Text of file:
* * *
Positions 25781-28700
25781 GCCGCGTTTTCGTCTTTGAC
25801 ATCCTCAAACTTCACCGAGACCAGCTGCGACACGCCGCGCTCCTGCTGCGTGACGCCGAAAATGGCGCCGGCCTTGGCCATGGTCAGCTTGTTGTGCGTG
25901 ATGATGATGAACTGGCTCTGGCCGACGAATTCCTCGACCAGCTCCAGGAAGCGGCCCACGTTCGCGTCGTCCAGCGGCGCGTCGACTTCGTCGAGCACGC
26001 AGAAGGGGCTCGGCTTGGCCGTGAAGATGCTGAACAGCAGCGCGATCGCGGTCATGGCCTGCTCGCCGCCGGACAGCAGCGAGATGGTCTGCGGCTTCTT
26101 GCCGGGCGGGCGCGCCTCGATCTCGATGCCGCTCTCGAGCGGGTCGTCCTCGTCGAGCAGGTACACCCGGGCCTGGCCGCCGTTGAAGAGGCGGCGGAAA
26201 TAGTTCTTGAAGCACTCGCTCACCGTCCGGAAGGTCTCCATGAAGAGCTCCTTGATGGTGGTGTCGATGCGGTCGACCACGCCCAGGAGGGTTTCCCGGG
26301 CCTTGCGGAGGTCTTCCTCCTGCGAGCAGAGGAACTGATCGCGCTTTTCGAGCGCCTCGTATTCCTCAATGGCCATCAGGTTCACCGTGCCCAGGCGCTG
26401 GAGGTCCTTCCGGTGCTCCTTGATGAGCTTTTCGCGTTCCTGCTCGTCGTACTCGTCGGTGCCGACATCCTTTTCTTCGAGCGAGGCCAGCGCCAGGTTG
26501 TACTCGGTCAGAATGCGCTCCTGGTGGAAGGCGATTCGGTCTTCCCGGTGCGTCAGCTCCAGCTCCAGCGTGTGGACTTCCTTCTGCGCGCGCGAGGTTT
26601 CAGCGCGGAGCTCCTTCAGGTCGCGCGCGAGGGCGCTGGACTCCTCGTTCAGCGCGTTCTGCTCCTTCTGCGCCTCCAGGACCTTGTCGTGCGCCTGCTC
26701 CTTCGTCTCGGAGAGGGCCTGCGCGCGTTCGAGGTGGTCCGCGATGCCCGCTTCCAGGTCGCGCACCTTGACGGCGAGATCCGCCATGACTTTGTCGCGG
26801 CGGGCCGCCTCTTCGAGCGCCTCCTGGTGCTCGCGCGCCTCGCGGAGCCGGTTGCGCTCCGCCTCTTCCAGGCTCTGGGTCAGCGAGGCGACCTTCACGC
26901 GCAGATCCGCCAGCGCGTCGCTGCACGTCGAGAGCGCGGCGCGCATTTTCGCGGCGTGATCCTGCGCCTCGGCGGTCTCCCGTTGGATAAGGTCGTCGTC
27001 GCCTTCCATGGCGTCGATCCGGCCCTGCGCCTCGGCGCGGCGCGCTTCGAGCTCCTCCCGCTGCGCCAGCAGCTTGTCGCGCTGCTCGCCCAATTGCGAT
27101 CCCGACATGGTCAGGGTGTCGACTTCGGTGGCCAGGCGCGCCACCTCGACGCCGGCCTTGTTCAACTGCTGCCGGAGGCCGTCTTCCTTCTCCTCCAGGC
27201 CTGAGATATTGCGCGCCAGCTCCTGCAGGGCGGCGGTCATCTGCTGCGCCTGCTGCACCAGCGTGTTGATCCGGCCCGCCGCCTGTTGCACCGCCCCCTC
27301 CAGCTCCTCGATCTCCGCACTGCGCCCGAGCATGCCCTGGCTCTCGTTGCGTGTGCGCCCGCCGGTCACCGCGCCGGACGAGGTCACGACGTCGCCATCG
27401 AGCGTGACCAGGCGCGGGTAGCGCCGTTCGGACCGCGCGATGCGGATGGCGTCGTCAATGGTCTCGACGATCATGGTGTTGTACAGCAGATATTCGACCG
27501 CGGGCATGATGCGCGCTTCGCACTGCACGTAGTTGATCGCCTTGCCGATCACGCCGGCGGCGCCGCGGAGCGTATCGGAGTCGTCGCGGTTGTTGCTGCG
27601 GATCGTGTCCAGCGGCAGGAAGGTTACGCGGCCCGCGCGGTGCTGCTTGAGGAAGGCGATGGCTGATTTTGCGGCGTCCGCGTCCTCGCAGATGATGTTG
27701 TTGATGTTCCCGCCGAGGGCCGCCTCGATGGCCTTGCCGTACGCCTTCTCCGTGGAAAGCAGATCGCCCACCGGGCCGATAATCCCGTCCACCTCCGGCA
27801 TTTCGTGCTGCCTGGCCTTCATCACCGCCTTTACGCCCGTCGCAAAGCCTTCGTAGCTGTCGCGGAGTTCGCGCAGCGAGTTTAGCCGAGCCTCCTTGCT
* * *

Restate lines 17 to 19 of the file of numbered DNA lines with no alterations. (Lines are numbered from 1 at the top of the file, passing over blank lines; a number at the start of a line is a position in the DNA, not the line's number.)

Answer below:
27201 CTGAGATATTGCGCGCCAGCTCCTGCAGGGCGGCGGTCATCTGCTGCGCCTGCTGCACCAGCGTGTTGATCCGGCCCGCCGCCTGTTGCACCGCCCCCTC
27301 CAGCTCCTCGATCTCCGCACTGCGCCCGAGCATGCCCTGGCTCTCGTTGCGTGTGCGCCCGCCGGTCACCGCGCCGGACGAGGTCACGACGTCGCCATCG
27401 AGCGTGACCAGGCGCGGGTAGCGCCGTTCGGACCGCGCGATGCGGATGGCGTCGTCAATGGTCTCGACGATCATGGTGTTGTACAGCAGATATTCGACCG